Healing Power of Chiropractic

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People come to Dr. Rich May when it hurts.

 

They come to him because they were in a car wreck and haven't been the same since. Because the pain from that old volleyball or football injury never really went away. Because their back hasn't felt right after completing an Ironman, or shoveling snow last winter, or water skiing on the lake.

 

May is a chiropractor with more than 15 years of experience.

 

He said that when people come to him with chronic pain, “That usually means there's something people haven't known how to address yet—and I usually do.”

 

In the waiting room at his practice, Blue Chip Chiropractic in Hayden, May's senior portrait—in which he sports impressive long hair, a stark contrast to his current appearance—hangs on the wall, opposite a painting of the USS Enterprise. They're conversation pieces, meant to put patients at ease.

 

May himself is similarly relaxed.

 

“I wear jeans to work on purpose, because I want people to tell me what's on their mind,” he said. “It helps. People come in, and they'll tell jokes with me.”

 

He decided to become a chiropractor after he got his knees adjusted and the immediate difference “blew his mind.” Only when the knee pain was gone did May realized how severe it had been and how it had impacted his life.

 

“I learned from these super ninjas, who I consider to be the best in the profession, exactly how far you can take the art,” he said. “Chiropractic can be a problem-solver in one visit.”

 

May said it's frustrating when he hears from people with problems he believes he can solve—but the individuals are unwilling to try chiropractic again after not getting the results they expected from a different provider. An unsuccessful experience shouldn't put someone off chiropractic entirely, he said, because each chiropractor has a different approach.

 

“You haven't tried me,” May said.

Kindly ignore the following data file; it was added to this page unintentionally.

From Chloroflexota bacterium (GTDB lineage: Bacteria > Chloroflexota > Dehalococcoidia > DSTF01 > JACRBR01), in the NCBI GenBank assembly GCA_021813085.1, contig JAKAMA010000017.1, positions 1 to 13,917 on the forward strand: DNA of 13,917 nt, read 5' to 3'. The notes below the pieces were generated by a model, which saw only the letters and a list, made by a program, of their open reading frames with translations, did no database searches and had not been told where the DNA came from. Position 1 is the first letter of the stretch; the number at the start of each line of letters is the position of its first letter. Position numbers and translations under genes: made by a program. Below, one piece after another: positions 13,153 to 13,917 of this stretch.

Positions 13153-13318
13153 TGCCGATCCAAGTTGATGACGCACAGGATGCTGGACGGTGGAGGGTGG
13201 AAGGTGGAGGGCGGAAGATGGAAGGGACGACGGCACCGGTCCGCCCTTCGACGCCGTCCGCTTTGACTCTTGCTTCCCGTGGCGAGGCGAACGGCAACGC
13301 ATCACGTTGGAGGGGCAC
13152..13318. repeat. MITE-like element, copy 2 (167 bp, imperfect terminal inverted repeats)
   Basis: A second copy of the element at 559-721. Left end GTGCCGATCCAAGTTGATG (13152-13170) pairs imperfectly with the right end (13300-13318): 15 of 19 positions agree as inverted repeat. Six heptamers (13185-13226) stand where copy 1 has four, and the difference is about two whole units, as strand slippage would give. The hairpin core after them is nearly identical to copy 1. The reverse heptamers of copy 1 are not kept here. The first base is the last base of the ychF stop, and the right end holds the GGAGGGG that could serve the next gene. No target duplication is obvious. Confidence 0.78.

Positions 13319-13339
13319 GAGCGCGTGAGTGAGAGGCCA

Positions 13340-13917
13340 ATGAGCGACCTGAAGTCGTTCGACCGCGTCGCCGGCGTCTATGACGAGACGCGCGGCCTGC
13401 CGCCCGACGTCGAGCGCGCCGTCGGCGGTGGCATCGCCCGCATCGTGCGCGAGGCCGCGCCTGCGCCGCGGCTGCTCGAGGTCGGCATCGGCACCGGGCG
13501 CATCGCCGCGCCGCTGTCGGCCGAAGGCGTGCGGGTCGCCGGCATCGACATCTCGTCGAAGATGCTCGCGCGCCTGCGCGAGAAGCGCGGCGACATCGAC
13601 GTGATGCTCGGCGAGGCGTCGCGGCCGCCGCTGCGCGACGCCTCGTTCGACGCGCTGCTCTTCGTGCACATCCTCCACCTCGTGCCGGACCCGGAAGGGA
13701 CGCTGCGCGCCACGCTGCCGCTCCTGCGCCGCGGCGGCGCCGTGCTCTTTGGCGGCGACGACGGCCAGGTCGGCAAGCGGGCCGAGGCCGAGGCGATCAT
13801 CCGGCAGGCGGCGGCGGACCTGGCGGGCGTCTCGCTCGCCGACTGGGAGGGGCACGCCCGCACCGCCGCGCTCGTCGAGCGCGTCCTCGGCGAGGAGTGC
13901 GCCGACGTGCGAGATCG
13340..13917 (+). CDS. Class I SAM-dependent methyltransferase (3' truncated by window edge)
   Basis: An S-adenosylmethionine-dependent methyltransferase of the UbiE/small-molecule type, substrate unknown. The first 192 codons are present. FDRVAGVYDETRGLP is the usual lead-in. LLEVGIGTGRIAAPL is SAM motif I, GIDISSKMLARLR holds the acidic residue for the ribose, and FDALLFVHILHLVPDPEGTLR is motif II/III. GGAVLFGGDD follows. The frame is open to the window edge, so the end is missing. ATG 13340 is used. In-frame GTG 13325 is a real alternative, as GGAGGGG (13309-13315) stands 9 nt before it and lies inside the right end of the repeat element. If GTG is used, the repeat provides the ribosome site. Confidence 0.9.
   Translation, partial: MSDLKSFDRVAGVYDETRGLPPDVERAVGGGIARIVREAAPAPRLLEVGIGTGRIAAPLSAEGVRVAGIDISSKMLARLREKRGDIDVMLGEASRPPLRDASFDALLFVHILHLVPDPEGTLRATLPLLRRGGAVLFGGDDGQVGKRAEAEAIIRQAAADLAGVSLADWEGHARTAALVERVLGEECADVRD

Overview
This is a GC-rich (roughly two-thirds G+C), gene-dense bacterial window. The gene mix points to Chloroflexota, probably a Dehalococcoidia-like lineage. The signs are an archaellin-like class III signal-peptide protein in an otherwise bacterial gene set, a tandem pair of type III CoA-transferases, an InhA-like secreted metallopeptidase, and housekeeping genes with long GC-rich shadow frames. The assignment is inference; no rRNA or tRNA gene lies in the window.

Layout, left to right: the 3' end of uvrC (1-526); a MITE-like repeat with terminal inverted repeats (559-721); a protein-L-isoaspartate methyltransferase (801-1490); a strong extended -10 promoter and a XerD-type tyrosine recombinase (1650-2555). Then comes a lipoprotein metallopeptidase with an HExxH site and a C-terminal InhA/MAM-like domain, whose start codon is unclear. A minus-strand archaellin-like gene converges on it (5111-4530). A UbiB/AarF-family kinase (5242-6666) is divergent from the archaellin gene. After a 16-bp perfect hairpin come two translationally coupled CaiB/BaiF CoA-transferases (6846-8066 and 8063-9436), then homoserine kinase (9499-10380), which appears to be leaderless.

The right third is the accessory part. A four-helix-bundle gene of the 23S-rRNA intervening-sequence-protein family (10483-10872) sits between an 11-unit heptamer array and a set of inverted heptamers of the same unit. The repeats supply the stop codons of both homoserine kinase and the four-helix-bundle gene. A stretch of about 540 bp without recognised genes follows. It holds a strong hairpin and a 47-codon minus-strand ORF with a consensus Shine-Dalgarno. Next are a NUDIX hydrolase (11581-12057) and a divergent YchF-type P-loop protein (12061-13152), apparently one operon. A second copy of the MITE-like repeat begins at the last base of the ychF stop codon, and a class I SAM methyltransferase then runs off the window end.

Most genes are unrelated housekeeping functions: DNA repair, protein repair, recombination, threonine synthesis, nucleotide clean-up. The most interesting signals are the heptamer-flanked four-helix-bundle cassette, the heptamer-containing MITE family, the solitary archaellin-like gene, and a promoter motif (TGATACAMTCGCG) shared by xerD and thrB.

Many people are hesitant to try chiropractic, he said, because of the common misconception that chiropractors “crack” parts of the body into place. But nothing “cracks” in May's office.

 

He compares a chiropractic adjustment to removing a suction cup from a hard surface: It's not a “crack” or a “crunch,” but rather a release. Suction is what holds the body together and helps it move; May's job is to find places where the body has become stuck and to restore normal function.

 

“The sound you hear when you get your back adjusted is a release of negative pressure,” he said.

 

May's goal is not to facilitate the nervous system or to align vertebrae, but to normalize function. With his experience and the techniques at his disposal, each adjustment could be the one that solves the patient's problem.

 

“Sometimes it's not realistic, but I need people to think that way,” May said. “It happens all the time. I adjust somebody, they get up, and they say, ‘Wow, I remember this. This feels normal again.'”

 

That's why he doesn't require patients to sign up for long-term treatment plans upfront; May takes things one session at a time. The first visit could be the only one a patient needs—and often, it is.

 

“We're busy with new patients, not repeat patients,” he said.

 

After each adjustment, May asks his patients to walk around and make sure they feel a difference. The body weakens when it's in disarray, May said, and adjustments can restore both strength and function. He points to one of his patients, a local powerlifter and strongman, as an example.

 

“After I adjusted him, he was able to squat 90 more pounds,” May said.

 

The adjustment didn't suddenly increase his patient's strength—but it made his body more efficient and allowed him to achieve more. That's the power of chiropractic.

 

“You think that if you're giving 100 percent effort and attention, then you're at 100 percent (function), and that's not always the case,” May said. “If you're leaving something on the table, I can go get it, and I know how to find it.”

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